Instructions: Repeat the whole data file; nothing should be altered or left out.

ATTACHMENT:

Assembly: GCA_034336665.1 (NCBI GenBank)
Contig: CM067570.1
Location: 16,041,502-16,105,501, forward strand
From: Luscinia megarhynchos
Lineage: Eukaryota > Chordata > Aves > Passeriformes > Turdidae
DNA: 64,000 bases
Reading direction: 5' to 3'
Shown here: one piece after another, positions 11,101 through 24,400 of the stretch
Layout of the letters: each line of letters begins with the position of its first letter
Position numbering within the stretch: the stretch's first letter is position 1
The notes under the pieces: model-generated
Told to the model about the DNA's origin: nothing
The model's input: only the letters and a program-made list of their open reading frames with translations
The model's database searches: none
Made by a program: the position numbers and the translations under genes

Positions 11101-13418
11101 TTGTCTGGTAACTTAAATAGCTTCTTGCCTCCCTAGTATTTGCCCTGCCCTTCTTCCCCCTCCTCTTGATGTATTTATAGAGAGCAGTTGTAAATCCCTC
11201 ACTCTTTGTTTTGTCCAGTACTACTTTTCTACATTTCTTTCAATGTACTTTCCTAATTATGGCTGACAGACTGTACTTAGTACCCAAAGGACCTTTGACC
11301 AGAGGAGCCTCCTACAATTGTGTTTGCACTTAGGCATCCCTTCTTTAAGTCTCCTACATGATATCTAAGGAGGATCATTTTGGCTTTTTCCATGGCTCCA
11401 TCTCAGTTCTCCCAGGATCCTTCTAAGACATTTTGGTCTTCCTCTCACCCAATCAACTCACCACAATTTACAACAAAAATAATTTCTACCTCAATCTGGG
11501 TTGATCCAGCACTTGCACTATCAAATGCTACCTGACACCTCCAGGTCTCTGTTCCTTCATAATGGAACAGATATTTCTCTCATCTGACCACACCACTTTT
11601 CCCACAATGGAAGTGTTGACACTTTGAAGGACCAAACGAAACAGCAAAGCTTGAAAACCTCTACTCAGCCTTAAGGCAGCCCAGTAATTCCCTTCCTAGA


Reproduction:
Assembly: GCA_034336665.1 (NCBI GenBank)
Contig: CM067570.1
Location: 16,041,502-16,105,501, forward strand
From: Luscinia megarhynchos
Lineage: Eukaryota > Chordata > Aves > Passeriformes > Turdidae
DNA: 64,000 bases
Reading direction: 5' to 3'
Shown here: one piece after another, positions 11,101 through 24,400 of the stretch
Layout of the letters: each line of letters begins with the position of its first letter
Position numbering within the stretch: the stretch's first letter is position 1
The notes under the pieces: model-generated
Told to the model about the DNA's origin: nothing
The model's input: only the letters and a program-made list of their open reading frames with translations
The model's database searches: none
Made by a program: the position numbers and the translations under genes

Positions 11101-13418
11101 TTGTCTGGTAACTTAAATAGCTTCTTGCCTCCCTAGTATTTGCCCTGCCCTTCTTCCCCCTCCTCTTGATGTATTTATAGAGAGCAGTTGTAAATCCCTC
11201 ACTCTTTGTTTTGTCCAGTACTACTTTTCTACATTTCTTTCAATGTACTTTCCTAATTATGGCTGACAGACTGTACTTAGTACCCAAAGGACCTTTGACC
11301 AGAGGAGCCTCCTACAATTGTGTTTGCACTTAGGCATCCCTTCTTTAAGTCTCCTACATGATATCTAAGGAGGATCATTTTGGCTTTTTCCATGGCTCCA
11401 TCTCAGTTCTCCCAGGATCCTTCTAAGACATTTTGGTCTTCCTCTCACCCAATCAACTCACCACAATTTACAACAAAAATAATTTCTACCTCAATCTGGG
11501 TTGATCCAGCACTTGCACTATCAAATGCTACCTGACACCTCCAGGTCTCTGTTCCTTCATAATGGAACAGATATTTCTCTCATCTGACCACACCACTTTT
11601 CCCACAATGGAAGTGTTGACACTTTGAAGGACCAAACGAAACAGCAAAGCTTGAAAACCTCTACTCAGCCTTAAGGCAGCCCAGTAATTCCCTTCCTAGA